The one issue Skyn can’t overcome, though, is timing. While I made an effort to set the mood, my wife and I simply couldn’t take the playlists seriously. Perhaps it was the knowledge that each mix was “inspired” by lube. Perhaps it was the fact that now and then some of the lyrics were a bit too on-the-nose. Or maybe it was the fact that I forgot to turn the skill on, like an idiot, and had to yell at a machine to “set the mood,” making my erotic mode less “seductive lover” and more “fumbling engineer.” Unless you’ve got a pocket protector fetish, turn the skill on before your partner shows up.

But I suspect the real factor is that playlists you don’t moderate yourself are inherently impersonal, and my wife is familiar, she would say “painfully,” with my musical taste. True, the playlist is just one factor in a romantic night, but it can be a mood-killer. Just like the right song can make any moment magical, one that doesn’t quite fit can throw everything off. In the end we wound up turning it off and using her Pandora instead.

This isn’t Skyn’s fault. Music is one of the first things any couple gets to know about each other, their likes and dislikes, the bands they love and the songs they can’t stand, and I think this is more pronounced in couples who don’t share many musical interests. My wife interned at a hip-hop station in college and can sing the entirely of Big Pimpin’; my musical taste is pretty much “songs I heard from an ad that sound sort of cool.” That makes playlists all the more important. If you can put together a playlist from the few songs your significant other likes, it says you’re listening. No algorithm can substitute for emotion, and that’s what music is, to many of us. The longer a couple stays together, the more important and powerful that is.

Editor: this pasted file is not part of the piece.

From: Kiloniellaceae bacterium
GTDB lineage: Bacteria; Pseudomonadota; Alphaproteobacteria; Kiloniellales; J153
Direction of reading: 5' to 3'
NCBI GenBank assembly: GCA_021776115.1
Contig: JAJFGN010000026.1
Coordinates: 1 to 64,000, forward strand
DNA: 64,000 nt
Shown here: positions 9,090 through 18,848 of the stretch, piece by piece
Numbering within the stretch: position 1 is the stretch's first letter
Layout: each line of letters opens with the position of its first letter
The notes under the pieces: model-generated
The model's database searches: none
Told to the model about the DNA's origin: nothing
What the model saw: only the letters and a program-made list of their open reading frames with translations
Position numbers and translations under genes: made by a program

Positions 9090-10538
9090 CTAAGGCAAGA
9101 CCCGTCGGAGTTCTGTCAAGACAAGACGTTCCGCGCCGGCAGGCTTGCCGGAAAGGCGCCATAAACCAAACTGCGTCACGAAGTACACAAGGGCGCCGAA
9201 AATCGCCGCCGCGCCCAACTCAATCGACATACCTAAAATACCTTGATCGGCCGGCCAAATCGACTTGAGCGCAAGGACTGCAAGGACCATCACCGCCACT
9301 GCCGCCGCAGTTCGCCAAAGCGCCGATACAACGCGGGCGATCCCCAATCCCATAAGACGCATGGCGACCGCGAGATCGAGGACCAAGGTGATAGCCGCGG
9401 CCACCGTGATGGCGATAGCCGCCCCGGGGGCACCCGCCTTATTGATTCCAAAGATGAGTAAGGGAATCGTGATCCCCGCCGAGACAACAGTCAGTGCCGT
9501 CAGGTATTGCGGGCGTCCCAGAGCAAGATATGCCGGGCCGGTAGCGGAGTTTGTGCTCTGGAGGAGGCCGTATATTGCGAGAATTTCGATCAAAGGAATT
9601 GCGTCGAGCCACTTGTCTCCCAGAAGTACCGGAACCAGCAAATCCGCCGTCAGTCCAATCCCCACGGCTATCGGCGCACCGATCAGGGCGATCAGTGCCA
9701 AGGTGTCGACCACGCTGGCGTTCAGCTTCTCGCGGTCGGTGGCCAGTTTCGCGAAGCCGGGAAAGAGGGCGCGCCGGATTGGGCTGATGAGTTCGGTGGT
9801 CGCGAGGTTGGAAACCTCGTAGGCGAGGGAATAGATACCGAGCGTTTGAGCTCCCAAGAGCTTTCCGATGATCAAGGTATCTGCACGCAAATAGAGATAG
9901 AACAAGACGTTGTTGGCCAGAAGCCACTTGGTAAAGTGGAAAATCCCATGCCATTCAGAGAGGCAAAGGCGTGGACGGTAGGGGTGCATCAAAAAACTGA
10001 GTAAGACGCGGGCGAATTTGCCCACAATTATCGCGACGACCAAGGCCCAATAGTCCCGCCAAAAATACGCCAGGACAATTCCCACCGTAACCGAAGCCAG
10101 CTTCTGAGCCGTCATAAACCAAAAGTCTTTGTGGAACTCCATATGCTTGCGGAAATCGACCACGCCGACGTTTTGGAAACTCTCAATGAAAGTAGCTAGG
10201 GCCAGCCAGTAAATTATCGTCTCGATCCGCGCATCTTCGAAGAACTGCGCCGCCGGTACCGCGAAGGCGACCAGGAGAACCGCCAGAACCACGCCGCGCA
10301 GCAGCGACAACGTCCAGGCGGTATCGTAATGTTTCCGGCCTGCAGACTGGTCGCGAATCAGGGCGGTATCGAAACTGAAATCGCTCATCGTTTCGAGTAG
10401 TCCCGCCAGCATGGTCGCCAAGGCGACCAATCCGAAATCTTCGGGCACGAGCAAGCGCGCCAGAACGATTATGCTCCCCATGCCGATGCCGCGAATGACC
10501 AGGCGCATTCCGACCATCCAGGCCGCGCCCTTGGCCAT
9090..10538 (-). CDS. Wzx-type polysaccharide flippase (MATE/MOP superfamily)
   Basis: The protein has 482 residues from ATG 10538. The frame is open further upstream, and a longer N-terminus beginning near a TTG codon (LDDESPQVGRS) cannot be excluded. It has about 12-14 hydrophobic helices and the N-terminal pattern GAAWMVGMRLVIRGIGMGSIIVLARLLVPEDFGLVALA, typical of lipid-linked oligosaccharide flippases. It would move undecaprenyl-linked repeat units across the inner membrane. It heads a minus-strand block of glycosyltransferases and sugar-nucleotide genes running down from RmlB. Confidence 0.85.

But you don’t need a partner to enjoy the playlists: I’m a grown man who lives in a densely packed urban area where, in the summer months, my neighbors can hear everything I do. So, even when performing a flute solo, I need some cover. Yes, maybe going it alone wasn’t quite in the spirit of the app, but, take a moment. Imagine yourself in the shoes of my neighbors. I think you’ll agree a playlist of upbeat club anthems is a much better choice than, say, “muffled grunting.”

So… there are drawbacks. Still, Skyn does a tough job admirably: It sets the mood without being distracting. I even found myself using a few of the playlist during my morning workouts because they were upbeat enough to keep the blood rushing while letting me focus on what I was doing. If you suffer from the playlist curse, as of Monday, your Echo can help out.